“Our four divisions – Tourism, Economic Development, Workforce Development and Community Services – and our relocation effort – ExperienceND help our citizens live, work, do business and play in North Dakota .” (Emphasis Added)

This is a biggee. The department boasts a $100.2 million total budget for the 2017-2019 biennium– $31.3 million of that from the state’s General Fund. When the House debated the Department of Commerce budget on April 6th of this year, House Majority Leader Al Carlson (R – District 41) – who has served in 13 Legislative Sessions – said this:

“If some of you could go back in time, to the day we set up the Commerce Department, you would wonder what in the world has happened to it. And I don’t disagree with it– that its changed significantly since the day it was envisioned . And there was a lot of discussion on this floor about setting up another bureaucratic system. Well, if you listened to the floor debate, you figured out how bureaucratic it can be. Because everything in the world has been put into that and most of them involve giving money away .”

There is absolutely nothing touted in the description of the Department of Commerce that cannot be handled by the private sector. And none of it should be funded with taxpayer dollars. Yet, as Rep. Carlson admitted to, most everything done through this department involves “giving money away”– tens of millions of dollars of it.

Look for yourself and see what you think. But whether it’s small appropriations for agencies like the Council on the Arts or the Racing Commission or large ones like the Department of Commerce, I believe that our ultimate success as advocates of limited government in North Dakota should be measured by how many unnecessary agencies we can eliminate.

So, the next time you speak to a Republican State Legislator, go beyond talking low taxes and ask them what state agencies they support eliminating. And I’m not just talking about eliminating agencies during lean financial years. I’m talking about eliminating them because they don’t belong there. You’ll then quickly find out just how much of a small government advocate they really are.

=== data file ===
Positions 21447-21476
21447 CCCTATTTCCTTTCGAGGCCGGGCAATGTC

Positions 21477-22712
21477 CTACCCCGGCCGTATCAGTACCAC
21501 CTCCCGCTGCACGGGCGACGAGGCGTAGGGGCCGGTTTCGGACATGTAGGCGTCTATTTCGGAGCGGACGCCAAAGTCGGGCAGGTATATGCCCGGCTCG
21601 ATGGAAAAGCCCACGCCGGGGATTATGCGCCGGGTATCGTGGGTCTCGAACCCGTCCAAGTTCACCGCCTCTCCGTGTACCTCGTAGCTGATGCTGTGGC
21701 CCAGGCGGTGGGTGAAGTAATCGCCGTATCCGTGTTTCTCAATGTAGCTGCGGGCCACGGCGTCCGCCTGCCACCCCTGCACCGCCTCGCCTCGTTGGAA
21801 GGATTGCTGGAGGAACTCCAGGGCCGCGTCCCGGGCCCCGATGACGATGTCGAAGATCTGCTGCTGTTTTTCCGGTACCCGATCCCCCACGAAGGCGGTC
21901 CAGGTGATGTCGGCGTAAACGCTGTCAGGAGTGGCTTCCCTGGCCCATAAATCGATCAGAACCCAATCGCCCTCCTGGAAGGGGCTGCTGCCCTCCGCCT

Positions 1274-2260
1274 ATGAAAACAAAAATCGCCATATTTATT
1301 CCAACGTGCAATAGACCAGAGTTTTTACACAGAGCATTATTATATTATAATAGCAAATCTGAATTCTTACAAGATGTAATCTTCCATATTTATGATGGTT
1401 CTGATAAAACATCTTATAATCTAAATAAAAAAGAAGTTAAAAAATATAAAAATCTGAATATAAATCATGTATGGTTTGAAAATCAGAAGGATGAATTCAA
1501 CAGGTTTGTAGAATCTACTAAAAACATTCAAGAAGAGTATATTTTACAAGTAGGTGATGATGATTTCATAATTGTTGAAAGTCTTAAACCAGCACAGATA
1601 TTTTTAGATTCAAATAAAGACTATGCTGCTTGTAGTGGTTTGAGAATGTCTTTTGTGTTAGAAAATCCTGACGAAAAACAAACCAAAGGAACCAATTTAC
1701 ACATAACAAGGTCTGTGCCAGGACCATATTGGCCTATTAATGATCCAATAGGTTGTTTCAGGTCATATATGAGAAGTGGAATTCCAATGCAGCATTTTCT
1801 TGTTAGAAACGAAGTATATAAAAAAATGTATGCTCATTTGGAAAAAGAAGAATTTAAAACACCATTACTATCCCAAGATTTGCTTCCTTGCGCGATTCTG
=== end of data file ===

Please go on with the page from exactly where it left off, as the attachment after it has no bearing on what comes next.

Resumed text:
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About T. Arthur Mason 882 Articles
T. Arthur Mason is a native North Dakotan who has spent nearly all of his life in the Peace Garden State. As the third of four children in Western North Dakota, Mason grew to appreciate family and the outdoors. Some of his fondest memories are annual deer hunts with family and friends. In his early teenage years, faith became a central part of T. Arthur Mason's life. He and the majority of his family attend church together on a weekly basis and find this a fulfilling aspect of their lives. Through the influence of his father, T. Arthur Mason became intrigued with politics. As a boy, he attended political events with his father and enjoyed the friendships that resulted as a byproduct of those political associations. As Mason grew older, he became convinced that the quote often attributed to Thomas Jefferson was true, "That government is best which governs least." Today, T. Arthur Mason enjoys time with his wife and children, an occasional hunt, and an increasingly active life on the political scene. This blog is the fulfillment of a dream to design a web site in the realm of politics and to advocate for the principles of Liberty and constitutionally limited government. On behalf of all those that contribute to The Minuteman, we hope you enjoy your time on the site and will share the message with others.